The origins of ‘SAAMU’, Indian martial art, have traces from the early millennium. Yet it was during the reign of Vijayanagara Empire, the fighting forms of ‘SAAMU’ have earned significant stature. The Vijayanagara Empire was one of the most prosperous and powerful empires in the world that ruled the deccan and southern parts of the India during the renaissance times. The kingdoms of the empire were constantly under the threat of invasions. Especially the provinces that are currently the parts of Andhra, Telangana and North Karnataka had been the battle zones vulnerable to severe attacks. This pregnable situation necessitated the frontier army to train in a multi-weaponry warfare art called ‘SAAMU’, both effective and lethal by its disposition.
As he was a man who knew how to use both sword and dagger better than anyone in his kingdom, avoided by twists and turns of his body the thrusts aimed at him, freed himself from him, and slew him with a short sword that he had.
(Fernão Nunes, Portuguese writer, on Deva raya ii)
The most prominent combatant in this warfare art is the emperor of Vijayanagara himself – Deva raya ii, who ruled during 1425-46. He is ambidextrous and was known to decimate large number of troops single-handedly. Foreign writers Fernao Nunes and the Persian envoy Adbur Razzak described him as a greatest warrior in the battlefields. One incident as described in the book A forgotten empire: Vijayanagar where the bahmani sultans, with the help of deva raya’s nephew, schemes against the emperor to supplant the Hindu rule. Breaching the war conventions, the troops entered the palace in the night and joins the insurgent army bribed by the emperor’s nephew. As per the plan, his nephew successfully helped the enemies to kill the deva raya’s chief commanders along with the emperor’s son who were unarmed and involved in a feast, thereby eliminating the rightful heir to the throne.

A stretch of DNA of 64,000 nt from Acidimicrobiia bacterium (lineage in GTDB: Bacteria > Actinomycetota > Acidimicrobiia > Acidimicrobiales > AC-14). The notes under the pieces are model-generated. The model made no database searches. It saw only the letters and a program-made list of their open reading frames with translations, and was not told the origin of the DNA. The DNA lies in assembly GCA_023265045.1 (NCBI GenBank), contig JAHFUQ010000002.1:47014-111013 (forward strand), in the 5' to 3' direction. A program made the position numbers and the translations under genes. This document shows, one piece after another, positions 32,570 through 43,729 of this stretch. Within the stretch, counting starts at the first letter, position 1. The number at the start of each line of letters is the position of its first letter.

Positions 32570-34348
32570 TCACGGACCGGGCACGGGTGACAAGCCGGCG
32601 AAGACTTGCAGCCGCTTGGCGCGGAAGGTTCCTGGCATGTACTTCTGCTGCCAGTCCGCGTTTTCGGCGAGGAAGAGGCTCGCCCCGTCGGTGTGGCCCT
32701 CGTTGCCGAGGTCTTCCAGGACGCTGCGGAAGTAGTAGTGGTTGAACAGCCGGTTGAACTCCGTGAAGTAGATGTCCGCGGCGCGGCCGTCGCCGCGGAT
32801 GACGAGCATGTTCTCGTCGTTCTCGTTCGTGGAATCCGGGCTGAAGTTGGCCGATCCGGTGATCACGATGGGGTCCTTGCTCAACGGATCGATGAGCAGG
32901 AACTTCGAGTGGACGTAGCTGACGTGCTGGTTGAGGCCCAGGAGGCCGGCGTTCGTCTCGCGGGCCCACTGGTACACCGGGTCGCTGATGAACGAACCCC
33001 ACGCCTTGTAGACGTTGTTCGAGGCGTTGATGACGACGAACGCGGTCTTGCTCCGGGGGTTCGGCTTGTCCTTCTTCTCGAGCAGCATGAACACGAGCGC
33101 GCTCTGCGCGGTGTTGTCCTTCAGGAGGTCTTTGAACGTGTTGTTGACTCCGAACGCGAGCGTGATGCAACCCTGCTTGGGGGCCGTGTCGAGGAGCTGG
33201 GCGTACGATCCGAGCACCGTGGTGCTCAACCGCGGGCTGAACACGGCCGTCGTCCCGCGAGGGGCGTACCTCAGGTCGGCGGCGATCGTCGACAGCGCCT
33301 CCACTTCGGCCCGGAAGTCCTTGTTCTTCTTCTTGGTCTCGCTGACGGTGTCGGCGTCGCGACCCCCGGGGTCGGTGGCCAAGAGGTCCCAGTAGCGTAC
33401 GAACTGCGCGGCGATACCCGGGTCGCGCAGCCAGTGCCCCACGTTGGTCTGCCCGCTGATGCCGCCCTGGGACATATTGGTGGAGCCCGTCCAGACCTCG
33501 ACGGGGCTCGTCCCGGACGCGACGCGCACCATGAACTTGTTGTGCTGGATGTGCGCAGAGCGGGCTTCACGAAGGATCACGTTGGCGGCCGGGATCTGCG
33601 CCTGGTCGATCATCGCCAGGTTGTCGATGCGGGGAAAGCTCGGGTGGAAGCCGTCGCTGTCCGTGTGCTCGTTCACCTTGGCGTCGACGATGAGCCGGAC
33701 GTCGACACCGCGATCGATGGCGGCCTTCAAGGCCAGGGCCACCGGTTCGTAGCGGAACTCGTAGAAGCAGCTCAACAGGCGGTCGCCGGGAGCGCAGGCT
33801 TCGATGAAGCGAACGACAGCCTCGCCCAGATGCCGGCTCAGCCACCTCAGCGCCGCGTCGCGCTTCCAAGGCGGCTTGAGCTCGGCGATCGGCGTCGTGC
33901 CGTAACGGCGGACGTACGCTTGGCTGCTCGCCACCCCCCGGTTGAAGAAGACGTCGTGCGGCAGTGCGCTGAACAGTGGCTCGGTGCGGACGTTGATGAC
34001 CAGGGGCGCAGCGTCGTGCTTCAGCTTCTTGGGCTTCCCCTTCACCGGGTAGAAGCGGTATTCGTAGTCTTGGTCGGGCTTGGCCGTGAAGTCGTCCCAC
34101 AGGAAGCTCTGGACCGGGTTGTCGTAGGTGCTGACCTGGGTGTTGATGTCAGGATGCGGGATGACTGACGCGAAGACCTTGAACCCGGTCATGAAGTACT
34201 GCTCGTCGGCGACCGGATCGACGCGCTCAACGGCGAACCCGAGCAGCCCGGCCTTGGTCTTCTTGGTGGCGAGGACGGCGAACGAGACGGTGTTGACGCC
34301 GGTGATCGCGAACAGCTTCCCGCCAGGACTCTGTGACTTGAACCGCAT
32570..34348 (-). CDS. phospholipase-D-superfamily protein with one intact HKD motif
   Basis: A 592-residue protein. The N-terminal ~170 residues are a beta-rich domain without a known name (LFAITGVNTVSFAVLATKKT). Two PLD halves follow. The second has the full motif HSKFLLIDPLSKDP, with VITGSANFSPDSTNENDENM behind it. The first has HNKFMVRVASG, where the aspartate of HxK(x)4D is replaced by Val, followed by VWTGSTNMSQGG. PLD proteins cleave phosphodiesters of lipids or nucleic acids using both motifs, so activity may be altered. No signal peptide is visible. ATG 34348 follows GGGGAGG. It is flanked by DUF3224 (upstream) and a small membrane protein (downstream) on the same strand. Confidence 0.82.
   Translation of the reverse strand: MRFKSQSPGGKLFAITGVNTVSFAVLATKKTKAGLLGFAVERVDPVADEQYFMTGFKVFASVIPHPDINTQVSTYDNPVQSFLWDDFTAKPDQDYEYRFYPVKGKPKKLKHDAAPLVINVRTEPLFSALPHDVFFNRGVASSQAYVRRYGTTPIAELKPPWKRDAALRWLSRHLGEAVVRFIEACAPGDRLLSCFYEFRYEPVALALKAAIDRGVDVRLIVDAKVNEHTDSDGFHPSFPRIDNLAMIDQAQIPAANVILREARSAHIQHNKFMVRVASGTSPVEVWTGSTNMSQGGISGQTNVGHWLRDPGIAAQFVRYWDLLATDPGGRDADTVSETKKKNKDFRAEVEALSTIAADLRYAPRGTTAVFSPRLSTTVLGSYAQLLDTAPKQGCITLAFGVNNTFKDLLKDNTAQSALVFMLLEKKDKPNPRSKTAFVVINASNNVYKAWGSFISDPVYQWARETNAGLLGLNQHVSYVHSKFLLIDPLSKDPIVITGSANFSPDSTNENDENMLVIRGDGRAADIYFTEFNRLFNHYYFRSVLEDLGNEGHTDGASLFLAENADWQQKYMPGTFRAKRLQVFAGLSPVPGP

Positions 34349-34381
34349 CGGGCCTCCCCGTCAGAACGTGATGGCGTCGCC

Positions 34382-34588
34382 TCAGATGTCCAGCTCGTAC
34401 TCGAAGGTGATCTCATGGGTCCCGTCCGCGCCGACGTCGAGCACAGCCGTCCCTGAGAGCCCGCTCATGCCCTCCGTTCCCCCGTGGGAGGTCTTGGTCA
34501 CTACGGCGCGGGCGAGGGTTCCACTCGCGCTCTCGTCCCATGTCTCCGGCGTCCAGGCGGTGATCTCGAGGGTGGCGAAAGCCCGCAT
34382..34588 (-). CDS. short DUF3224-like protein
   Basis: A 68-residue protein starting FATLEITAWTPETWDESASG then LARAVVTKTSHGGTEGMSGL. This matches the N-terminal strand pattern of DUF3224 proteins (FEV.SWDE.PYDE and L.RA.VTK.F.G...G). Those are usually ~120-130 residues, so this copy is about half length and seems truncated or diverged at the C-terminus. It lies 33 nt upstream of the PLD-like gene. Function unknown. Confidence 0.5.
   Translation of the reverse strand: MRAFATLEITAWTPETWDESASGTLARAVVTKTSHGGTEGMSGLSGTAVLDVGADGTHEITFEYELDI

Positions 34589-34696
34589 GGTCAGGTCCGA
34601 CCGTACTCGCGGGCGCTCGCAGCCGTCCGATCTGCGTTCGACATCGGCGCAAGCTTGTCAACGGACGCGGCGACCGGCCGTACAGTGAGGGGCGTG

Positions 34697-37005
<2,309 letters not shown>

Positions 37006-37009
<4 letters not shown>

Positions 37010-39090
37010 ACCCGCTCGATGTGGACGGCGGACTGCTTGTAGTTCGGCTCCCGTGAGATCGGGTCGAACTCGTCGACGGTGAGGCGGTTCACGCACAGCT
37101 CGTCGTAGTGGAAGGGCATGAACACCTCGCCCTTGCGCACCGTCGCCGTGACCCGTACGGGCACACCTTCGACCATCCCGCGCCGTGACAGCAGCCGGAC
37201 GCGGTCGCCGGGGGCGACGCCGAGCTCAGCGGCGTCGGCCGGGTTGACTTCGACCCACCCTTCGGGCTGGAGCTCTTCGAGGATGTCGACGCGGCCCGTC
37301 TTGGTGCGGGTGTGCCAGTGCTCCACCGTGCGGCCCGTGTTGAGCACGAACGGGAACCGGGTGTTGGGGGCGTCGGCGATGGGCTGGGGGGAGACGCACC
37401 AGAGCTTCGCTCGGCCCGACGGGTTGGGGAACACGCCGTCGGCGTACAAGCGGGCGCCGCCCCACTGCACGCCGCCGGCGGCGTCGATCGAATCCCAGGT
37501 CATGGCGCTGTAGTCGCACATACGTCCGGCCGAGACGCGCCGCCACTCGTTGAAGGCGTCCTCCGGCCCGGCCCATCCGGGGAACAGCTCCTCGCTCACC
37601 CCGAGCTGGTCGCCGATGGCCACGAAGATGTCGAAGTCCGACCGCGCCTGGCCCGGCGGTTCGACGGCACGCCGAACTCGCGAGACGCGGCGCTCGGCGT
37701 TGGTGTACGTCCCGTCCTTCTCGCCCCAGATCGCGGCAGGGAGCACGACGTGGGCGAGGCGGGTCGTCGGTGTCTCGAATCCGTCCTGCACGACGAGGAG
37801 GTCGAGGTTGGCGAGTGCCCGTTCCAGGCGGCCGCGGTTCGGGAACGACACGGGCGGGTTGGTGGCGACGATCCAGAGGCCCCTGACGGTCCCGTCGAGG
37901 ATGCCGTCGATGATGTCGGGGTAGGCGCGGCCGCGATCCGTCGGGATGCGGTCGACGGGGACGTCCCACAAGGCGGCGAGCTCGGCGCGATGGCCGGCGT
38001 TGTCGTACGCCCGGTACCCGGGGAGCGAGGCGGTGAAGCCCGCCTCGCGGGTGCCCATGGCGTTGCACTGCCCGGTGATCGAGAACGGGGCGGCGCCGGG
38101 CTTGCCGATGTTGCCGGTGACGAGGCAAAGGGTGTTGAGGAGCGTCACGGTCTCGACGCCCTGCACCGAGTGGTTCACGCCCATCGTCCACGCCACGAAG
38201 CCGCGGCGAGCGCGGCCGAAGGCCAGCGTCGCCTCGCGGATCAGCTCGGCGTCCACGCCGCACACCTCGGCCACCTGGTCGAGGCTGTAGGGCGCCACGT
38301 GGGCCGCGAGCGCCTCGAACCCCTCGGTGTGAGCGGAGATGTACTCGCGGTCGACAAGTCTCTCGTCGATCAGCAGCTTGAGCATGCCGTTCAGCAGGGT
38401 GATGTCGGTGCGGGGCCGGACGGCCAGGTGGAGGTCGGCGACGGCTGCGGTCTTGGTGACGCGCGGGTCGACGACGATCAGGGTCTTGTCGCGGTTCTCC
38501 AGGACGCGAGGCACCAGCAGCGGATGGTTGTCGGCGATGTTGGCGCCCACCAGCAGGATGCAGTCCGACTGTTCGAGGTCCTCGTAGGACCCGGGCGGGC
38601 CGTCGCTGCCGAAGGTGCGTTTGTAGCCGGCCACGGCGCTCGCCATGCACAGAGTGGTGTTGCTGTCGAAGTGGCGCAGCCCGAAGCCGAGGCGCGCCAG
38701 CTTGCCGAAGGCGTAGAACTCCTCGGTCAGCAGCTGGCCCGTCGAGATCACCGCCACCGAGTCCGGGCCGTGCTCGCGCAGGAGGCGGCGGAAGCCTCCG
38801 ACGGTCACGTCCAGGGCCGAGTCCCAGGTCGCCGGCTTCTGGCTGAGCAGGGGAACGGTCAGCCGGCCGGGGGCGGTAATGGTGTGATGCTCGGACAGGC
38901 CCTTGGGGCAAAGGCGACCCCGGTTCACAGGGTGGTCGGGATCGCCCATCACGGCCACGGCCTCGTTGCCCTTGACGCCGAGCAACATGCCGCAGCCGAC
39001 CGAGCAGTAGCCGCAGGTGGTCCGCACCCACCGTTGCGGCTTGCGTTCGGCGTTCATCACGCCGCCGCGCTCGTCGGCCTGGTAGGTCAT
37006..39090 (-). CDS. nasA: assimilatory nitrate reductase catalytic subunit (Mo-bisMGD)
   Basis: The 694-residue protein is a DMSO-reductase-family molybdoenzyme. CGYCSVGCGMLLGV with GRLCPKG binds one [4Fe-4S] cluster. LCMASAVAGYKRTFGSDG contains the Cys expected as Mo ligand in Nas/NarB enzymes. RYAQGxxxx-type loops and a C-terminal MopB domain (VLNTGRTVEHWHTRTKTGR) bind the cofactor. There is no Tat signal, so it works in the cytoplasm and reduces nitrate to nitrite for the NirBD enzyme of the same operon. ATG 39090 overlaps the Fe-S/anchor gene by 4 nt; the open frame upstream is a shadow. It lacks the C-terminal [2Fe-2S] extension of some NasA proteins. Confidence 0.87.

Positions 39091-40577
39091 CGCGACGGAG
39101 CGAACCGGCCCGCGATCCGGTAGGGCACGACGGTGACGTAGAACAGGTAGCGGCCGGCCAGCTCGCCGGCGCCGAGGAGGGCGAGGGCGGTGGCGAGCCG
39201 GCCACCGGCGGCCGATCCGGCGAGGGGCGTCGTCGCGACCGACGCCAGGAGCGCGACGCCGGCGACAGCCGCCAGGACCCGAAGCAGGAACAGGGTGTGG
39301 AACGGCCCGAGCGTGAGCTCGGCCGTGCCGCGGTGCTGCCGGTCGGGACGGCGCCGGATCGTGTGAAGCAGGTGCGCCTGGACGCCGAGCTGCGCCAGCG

Later on, the emperor’s nephew pretending to present a gift enters raya’s castle and tries to stab raya with a poisoned dagger hidden in the golden bowl. Escaping the thrust narrowly, the emperor gets startled when he sees a big army troop with weapons ready to assassinate him. Snatching the dagger from his nephew and a sword from an enemy soldier, he starts fighting with the whole army, estimated to be more than seventy in count, and kills each one of them, at last cutting his nephews head for the treachery.
From royal military and kings, ‘SAAMU’ later on passed to the civilians in the villages, who started using the fighting forms to defend themselves from external attacks. The warfare art started converting into street fighting and signature art of the villagers leading to the different forms such as ‘kathi saamu’, ‘karra saamu’, ‘chedi talimkana’, ‘kata kusti’ ,’hasti kala’ and so on. These fighting arts had been used extensively during the freedom fights against british. Slowly these arts started losing prominence. Now in the modern times, all these are combined and kept into a single combat art – Dommi Saamu